Sri Lanka does not have a mechanism to regularly adjust important energy prices, which are based mostly on imported petroleum and pass through cost to the economy quickly, due to state intervention in pricing.
A surge in unproductive credit to state energy utilities as a drought hit hydro power generation amid rising petroleum prices, worsened a credit bubble from mid 2011 eventually triggering a balance of payments crisis.
In early 2012 energy prices were raised as part of a package of measures to recover from the balance of payments crisis.
"In spite of the significant price revision however, credit to public corporations continued to increase particularly to the two major corporations the CEB and the CPC," Governor Nivard Cabraal said.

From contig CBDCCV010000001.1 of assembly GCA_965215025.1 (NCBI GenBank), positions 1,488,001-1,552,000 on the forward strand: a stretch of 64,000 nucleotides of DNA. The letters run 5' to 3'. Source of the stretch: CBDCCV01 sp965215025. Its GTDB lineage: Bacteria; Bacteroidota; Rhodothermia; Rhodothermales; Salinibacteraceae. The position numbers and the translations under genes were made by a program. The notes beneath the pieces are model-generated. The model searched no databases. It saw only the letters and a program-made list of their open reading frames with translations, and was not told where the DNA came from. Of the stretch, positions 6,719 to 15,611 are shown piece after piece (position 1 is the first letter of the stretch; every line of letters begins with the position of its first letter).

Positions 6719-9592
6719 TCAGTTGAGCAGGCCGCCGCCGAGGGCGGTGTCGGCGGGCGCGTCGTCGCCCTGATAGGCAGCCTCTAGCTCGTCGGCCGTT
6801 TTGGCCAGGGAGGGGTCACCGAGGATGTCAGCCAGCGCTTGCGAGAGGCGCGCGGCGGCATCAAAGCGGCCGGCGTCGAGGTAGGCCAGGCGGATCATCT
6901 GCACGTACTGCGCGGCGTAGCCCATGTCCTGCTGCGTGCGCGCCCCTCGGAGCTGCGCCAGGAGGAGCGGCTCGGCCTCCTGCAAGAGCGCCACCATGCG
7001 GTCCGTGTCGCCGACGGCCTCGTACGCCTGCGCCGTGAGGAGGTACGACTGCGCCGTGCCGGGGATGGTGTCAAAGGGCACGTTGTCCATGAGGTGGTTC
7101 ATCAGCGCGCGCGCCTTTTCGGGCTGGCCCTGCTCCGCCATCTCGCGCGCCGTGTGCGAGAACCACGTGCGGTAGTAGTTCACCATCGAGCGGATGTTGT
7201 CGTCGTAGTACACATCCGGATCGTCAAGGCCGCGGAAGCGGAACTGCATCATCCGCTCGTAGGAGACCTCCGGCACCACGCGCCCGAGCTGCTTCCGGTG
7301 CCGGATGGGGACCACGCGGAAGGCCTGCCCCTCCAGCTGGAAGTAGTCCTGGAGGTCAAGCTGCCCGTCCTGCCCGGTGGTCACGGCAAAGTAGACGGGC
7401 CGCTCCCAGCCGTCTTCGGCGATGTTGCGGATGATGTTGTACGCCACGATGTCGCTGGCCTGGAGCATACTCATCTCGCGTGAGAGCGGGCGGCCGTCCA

"I believe that is an area the government as well as the policymakers as far as the CEB and CPC are concerned, will have to look at during the course of 2013."
Analysts have identified sudden surges in credit to state enterprises as a key factor that can de-stablize the economy in the future, as it had done repeatedly in the past.
The balance of payments crisis eventually deprecated the currency about 10 percent and pushed inflation up to 9.2 percent in 2012.
Currency depreciation not only increases the price of energy itself, but also destroys the real value of current salaries and lifetime financial savings.
Countries that market price energy daily have very low inflation of around 2 to 3 percent a year. Sri Lanka's experienced some of the lowest inflation in its history from 2001 to 2003 when fuel prices were adjusted monthly.
But when an administration in power tries to adjust prices, sections of the elected rulers in opposition tend to oppose the move.